Dan's Dugout: Braves Blank Mets, Take First Place • Latino Sports


Dan’s Dugout: Braves Blank Mets, Take First Place


FLUSHING, NY – The A-men didn’t bring their A-game but the A-team earned straight A’s anyway.

The Atlanta Braves not only flattened the New York Mets, 7-0, Wednesday night but rolled right into first place for the first time in years.

Sean Newcomb pitched more like ex-Dodger Don Newcombe in New York Wednesday

Armed with the three youngest players in the majors, the red-hot denizens  of Dixie didn’t get a thing from top-of-the-order speedsters Ozzie Albies and Ronald Acuna, Jr., who went a combined 0-for-10, but rallied against a ragged Mets bullpen after ace starter Jacob deGrom left with a hyperextended right elbow.

Sean Newcomb, a big lefthander who first surfaced last summer, pitched the game of his life, blanking the Mets on two hits in seven innings — the longest outing of his career. He fanned eight, walking only one.

The Braves nursed a 1-0 lead through six but tripled their run total in the seventh via an unlikely two-out double by Newcomb, whose batting average at the time was .091. That set the stage for Ender Inciarte’s first home run of the year, a 397-foot drive to right-center field.

The roof caved in even more for New York an inning later.

After Freddie Freeman hit a one-out single, his third hit of the game, Nick Markakis brought him home with a ringing double, his third hit. Robert Gsellman retired Tyler Flowers for the second out but then yielded consecutive home runs to by Johan Camargo and Ryan Flaherty, neither of whom hits many.

Freddie Freeman’s three-hit game helped bury the Mets

Atlanta finished with 11 hits, as opposed to three by the usually-potent Mets.

Entering play Wednesday, Albies and Acuna were two of the main reasons the Braves were leading the National League in runs (154), hits (275), batting (.273), doubles (68), on-base percentage (.344), and fewest strikeouts by batters (227).

Among individual players, Albies had the most hits (35), extra-base hits (22), and total bases (76) while Acuna, a late-April arrival, was hitting a cool .417 over his six-game career. Not since Mack Jones did it in 1961 had any Braves player produced 10 hits in his first six games.

Though both players lost huge chunks off their batting averages at CitiField Wednesday, Freeman and Markakis both went 3-for-4 to keep their marks well above .300.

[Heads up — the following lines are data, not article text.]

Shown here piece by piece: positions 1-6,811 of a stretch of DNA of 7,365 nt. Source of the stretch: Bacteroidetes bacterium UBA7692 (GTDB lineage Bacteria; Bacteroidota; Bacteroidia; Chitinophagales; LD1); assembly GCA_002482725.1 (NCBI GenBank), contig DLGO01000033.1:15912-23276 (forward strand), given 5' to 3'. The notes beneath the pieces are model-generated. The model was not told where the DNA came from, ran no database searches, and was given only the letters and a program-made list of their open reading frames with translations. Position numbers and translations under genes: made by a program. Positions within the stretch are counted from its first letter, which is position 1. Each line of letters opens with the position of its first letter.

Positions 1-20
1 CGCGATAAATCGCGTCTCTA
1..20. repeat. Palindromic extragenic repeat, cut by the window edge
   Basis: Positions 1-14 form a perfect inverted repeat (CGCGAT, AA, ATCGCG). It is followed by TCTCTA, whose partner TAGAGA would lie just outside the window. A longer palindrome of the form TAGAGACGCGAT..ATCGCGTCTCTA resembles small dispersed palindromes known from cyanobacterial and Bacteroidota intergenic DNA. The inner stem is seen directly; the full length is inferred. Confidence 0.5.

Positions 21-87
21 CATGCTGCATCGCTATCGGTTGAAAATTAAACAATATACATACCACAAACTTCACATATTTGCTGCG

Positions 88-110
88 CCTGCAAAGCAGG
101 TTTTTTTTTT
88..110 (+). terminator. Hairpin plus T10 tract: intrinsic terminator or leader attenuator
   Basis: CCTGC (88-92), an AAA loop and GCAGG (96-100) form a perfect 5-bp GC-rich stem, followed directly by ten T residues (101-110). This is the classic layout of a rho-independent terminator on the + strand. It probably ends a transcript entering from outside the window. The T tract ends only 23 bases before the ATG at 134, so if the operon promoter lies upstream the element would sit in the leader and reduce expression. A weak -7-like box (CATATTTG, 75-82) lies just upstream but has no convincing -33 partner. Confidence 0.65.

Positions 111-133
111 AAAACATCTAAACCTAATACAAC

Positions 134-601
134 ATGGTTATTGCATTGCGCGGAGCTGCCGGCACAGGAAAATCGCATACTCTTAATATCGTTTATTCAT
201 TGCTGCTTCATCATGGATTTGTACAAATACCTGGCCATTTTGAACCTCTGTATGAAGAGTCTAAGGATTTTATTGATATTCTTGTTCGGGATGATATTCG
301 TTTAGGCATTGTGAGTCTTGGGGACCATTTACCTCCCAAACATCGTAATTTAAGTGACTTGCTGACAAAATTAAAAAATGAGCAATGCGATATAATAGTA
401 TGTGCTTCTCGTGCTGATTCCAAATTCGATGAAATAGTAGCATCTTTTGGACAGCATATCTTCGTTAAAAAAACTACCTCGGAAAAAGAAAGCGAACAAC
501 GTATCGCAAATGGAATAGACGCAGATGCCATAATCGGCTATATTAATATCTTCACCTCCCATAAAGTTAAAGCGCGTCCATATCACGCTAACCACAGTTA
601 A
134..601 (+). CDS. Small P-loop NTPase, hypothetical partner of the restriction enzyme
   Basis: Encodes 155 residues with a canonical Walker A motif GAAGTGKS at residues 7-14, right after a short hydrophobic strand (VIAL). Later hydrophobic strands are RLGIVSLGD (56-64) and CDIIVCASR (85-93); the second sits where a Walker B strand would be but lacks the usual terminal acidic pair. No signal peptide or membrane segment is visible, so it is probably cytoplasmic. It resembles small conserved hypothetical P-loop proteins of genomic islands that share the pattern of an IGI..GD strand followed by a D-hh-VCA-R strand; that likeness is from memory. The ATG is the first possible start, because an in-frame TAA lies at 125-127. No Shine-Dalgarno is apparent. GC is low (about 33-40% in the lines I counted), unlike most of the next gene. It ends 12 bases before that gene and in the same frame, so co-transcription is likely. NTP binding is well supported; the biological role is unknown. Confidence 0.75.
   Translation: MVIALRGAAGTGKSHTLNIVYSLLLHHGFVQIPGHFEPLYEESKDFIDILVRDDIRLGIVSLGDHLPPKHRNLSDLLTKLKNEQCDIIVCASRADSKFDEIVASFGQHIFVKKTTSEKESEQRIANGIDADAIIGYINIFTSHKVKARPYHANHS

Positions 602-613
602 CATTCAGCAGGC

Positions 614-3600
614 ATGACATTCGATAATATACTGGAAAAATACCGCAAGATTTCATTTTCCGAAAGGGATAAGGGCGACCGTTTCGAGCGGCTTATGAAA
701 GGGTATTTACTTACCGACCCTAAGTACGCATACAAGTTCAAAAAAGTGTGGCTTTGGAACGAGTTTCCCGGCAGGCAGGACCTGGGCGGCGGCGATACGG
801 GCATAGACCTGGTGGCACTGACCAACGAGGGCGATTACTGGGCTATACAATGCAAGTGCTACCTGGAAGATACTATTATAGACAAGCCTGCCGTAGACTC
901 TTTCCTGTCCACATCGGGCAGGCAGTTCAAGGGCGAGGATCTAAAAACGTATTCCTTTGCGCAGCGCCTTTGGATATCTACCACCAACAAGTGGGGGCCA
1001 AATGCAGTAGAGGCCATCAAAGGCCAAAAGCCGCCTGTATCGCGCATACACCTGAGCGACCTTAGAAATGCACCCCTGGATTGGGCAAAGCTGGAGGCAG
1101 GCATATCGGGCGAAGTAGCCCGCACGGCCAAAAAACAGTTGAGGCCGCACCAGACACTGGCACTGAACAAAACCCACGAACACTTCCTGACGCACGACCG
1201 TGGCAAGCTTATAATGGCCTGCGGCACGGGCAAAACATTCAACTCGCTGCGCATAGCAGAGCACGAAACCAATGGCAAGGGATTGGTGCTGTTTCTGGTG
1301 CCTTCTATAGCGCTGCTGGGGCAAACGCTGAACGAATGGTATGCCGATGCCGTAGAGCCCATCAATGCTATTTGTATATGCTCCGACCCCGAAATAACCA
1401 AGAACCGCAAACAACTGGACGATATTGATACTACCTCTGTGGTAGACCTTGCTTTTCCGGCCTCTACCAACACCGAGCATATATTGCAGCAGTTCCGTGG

Camargo turned out to be an extra added attraction, clubbing a two-run homer after regular shortstop Dansby Swanson departed with an undisclosed injury.

Sean Newcomb may be a household name soon

Newcomb, for his part, never complained about facing one of the league’s toughest opponents in Jacob deGrom. The 6’5″ lefthander, the key acquisition from the Angels in the Andrelton Simmons swap, made his 25th major-league start his best. His earned run average dropped from 4.23 before the game to 3.37 after his brilliant performance.

He was even more brilliant than Mike Soroka, who held the Mets to one run in six innings during his major-league debut Tuesday. New York managed only that single run, on a Yoenis Cespedes homer, in the first two games of the three-game set.

Whomever wins Game 3 Thursday will reside atop a division experts had conceded to the Washington Nationals a month ago. Even with a win Wednesday, the Nats remain a game under .500, four-and-a-half games behind the first-place Braves.

That may sound funny to some but remember this: Atlanta has the three youngest men in the majors in Acuna and Soroka, both 20, and Albies, 21.

And in baseball, as in life, youth equals energy and often bequeaths success.

About Dan Schlossberg

Former AP sportswriter Dan Schlossberg of Fair Lawn, NJ has produced 35 baseball books, including autobiographies of Ron Blomberg, Al Clark, and Milo Hamilton. Also a broadcaster, he is the host and executive producer of Braves Banter and Travel Itch Radio and a contributor to Sirius XM.

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